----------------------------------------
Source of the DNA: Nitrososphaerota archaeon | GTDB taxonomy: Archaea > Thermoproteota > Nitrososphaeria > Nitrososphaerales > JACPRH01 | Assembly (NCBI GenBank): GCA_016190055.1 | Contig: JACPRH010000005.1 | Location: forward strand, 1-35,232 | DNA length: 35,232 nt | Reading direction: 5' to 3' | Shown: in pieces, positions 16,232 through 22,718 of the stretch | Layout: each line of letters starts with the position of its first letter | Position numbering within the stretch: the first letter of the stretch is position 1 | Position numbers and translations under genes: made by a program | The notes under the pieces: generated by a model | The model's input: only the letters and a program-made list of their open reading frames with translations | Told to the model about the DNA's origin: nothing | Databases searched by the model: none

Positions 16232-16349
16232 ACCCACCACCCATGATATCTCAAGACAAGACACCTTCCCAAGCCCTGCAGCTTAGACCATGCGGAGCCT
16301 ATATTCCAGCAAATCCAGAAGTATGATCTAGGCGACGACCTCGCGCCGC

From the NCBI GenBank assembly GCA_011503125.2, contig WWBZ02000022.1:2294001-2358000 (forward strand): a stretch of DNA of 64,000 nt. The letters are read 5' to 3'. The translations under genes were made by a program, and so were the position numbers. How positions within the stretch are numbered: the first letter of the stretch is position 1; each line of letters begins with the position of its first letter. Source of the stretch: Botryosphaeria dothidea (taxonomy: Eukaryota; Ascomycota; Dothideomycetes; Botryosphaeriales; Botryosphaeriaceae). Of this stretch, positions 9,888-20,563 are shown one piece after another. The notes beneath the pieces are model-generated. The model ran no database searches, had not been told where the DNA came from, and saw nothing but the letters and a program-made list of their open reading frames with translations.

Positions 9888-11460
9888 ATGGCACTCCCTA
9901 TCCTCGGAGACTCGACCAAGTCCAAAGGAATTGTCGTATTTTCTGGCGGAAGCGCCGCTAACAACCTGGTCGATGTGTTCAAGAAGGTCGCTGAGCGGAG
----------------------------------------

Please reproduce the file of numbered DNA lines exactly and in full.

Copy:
Source of the DNA: Nitrososphaerota archaeon | GTDB taxonomy: Archaea > Thermoproteota > Nitrososphaeria > Nitrososphaerales > JACPRH01 | Assembly (NCBI GenBank): GCA_016190055.1 | Contig: JACPRH010000005.1 | Location: forward strand, 1-35,232 | DNA length: 35,232 nt | Reading direction: 5' to 3' | Shown: in pieces, positions 16,232 through 22,718 of the stretch | Layout: each line of letters starts with the position of its first letter | Position numbering within the stretch: the first letter of the stretch is position 1 | Position numbers and translations under genes: made by a program | The notes under the pieces: generated by a model | The model's input: only the letters and a program-made list of their open reading frames with translations | Told to the model about the DNA's origin: nothing | Databases searched by the model: none

Positions 16232-16349
16232 ACCCACCACCCATGATATCTCAAGACAAGACACCTTCCCAAGCCCTGCAGCTTAGACCATGCGGAGCCT
16301 ATATTCCAGCAAATCCAGAAGTATGATCTAGGCGACGACCTCGCGCCGC

From the NCBI GenBank assembly GCA_011503125.2, contig WWBZ02000022.1:2294001-2358000 (forward strand): a stretch of DNA of 64,000 nt. The letters are read 5' to 3'. The translations under genes were made by a program, and so were the position numbers. How positions within the stretch are numbered: the first letter of the stretch is position 1; each line of letters begins with the position of its first letter. Source of the stretch: Botryosphaeria dothidea (taxonomy: Eukaryota; Ascomycota; Dothideomycetes; Botryosphaeriales; Botryosphaeriaceae). Of this stretch, positions 9,888-20,563 are shown one piece after another. The notes beneath the pieces are model-generated. The model ran no database searches, had not been told where the DNA came from, and saw nothing but the letters and a program-made list of their open reading frames with translations.

Positions 9888-11460
9888 ATGGCACTCCCTA
9901 TCCTCGGAGACTCGACCAAGTCCAAAGGAATTGTCGTATTTTCTGGCGGAAGCGCCGCTAACAACCTGGTCGATGTGTTCAAGAAGGTCGCTGAGCGGAG